Note that you may have to register for a use tax permit, even if you don't need a sales tax permit. If you plan to buy anything online or out of state for your business, you should register.

What if you pay sales tax in another state?

Often, if you buy an item in another state, you will pay that state's sales tax. If the rate is the same or higher than Connecticut's, you don't have to pay any use tax. If the rate is lower, you must pay the difference. 

For example, say you buy a taxable item for your business for $100, and the sales tax is 10%. Then, you don't owe any CT use tax because the rate is higher than CT's sales tax rate. In contrast, if you buy an item for $100 and pay just 3% in sales tax to another state, then you must pay 3.35% in CT use tax. That's the difference between the two states' sales tax rates. 

When can using your resale certificate lead to a use tax liability?

When you use a resale certificate to buy items for resale, you don't have to pay sales tax. However, if you end up using the inventory in your business, you must report it and pay sales tax. For instance, let's say you run a computer store, and you buy 100 computers with your resale certificate for $500 each, but you decide to keep one of the computers to use for your bookkeeping. You must report the $500 computer on your Sales and Use Tax Return and pay use tax accordingly. 

Similarly, if you buy an inventory item and give it to a customer, you must also report that on your return and pay use tax. To give you an example, imagine that you sell T-shirts that you buy for $10 each with your resale license. If you give away two shirts in a promotion, you must pay use tax on the $20 of merchandise you gave away.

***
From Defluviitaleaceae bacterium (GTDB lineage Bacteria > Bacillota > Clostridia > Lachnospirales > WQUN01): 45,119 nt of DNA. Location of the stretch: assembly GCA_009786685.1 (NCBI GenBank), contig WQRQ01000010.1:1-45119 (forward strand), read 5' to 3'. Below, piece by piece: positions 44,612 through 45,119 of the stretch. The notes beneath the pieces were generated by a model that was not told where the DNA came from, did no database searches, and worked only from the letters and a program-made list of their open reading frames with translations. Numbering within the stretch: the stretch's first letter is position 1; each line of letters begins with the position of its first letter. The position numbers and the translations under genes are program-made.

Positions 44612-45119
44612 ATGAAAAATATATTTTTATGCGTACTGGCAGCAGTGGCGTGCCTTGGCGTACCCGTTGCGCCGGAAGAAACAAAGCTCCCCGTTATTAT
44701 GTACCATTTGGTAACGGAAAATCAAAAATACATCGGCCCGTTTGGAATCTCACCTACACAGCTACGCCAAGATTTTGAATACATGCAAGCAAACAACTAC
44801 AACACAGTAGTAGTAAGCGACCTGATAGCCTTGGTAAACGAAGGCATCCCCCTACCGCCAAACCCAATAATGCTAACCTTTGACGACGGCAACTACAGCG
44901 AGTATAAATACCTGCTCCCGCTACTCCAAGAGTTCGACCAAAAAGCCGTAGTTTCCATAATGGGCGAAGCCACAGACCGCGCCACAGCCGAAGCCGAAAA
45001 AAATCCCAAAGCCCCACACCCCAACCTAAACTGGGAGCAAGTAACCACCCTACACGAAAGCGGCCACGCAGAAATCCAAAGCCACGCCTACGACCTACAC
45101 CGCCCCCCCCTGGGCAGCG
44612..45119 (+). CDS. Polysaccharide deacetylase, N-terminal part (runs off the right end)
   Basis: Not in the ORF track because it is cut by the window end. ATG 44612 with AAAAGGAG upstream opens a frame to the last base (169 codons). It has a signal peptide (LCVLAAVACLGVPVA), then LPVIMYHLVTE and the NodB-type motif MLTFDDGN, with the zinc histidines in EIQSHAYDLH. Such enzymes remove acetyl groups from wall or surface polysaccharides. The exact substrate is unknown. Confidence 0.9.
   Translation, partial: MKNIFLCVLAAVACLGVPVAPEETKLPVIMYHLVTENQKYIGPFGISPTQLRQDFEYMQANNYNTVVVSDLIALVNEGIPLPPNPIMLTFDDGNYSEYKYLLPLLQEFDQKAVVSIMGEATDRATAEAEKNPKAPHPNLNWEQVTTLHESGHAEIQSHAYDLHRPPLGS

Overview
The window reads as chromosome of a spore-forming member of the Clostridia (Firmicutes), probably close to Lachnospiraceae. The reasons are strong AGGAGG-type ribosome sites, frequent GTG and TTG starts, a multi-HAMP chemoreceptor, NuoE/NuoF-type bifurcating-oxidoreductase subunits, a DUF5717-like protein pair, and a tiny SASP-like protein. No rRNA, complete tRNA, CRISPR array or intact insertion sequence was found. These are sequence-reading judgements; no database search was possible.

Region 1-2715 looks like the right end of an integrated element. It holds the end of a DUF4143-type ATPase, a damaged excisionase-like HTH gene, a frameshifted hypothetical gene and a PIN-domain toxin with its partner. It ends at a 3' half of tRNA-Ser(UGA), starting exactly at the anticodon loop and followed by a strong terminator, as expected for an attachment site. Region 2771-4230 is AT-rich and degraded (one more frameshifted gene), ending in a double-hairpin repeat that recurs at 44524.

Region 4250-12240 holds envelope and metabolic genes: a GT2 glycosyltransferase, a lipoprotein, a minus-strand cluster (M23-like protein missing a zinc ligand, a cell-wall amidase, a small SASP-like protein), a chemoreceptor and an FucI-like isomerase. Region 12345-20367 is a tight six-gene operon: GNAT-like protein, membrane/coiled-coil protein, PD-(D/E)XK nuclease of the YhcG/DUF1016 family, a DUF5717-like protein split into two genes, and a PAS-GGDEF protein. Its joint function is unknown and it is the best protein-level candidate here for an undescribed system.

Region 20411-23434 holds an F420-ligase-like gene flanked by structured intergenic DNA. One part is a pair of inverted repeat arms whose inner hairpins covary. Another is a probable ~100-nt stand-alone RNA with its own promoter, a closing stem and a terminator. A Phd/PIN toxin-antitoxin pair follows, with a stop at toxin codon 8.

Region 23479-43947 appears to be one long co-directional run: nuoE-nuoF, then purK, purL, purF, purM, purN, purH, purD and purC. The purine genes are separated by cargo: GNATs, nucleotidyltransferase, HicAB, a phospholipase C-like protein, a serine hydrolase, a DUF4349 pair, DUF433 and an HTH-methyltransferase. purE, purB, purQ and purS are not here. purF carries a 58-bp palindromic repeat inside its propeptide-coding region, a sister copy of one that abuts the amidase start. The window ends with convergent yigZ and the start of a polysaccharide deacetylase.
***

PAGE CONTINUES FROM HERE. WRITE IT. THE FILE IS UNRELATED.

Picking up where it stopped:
Your business can also incur a use tax liability if you use your sales tax exemption certificate incorrectly. Generally, these certificates are only for goods that will be resold and/or materials that will be turned into goods to be sold. Thus, if you use the certificate for an item that your business should be paying sales tax on, you can incur a use tax liability. 

Here's an example. Let's say you manufacture pillows. You get to buy the fabric, stuffing, and other materials for the pillows with your exemption certificate. But if you also buy machinery or other business items with that certificate, you will face use tax. 

Use Tax for Individuals

If you buy a taxable item out of state for use in Connecticut, you must pay use tax. The rate is the same as the sales tax rate. If you pay any sales tax to another state, you can reduce your CT use tax liability by that amount, but you cannot get a credit for paying extra sales tax.

You can pay use tax when you file your individual CT tax return with Form CT-1040 (Connecticut Resident Income Tax Return). If applicable, you can also report use tax with the amended return or the part-year resident return. If you don't have to file a CT income tax return, pay use tax with Form OP-186. Returns are due on April 15, but if you only need to file Form OP-186, you can file as soon as you like after making the purchase.

Penalties for Paying Use Tax Late

The penalty for not paying use tax or paying it late is the same as the late payment for sales tax. It is 15% of the tax liability. Interest is 1% for each month or fraction of a month. 

CT sales tax

Sales and Use Tax Audits

The DRS can randomly select any return for an audit, or it may select returns based on discrepancies found in other audits or due to info from other tax returns or agencies. If you're selected for an audit, the state will notify you in writing. 

Sales and use tax audits can happen through the mail or in person. The auditor will ask you to provide documents to back up the details on your tax return. Then, they will decide to accept your return as filed or make changes, which can lead to a tax bill or refund.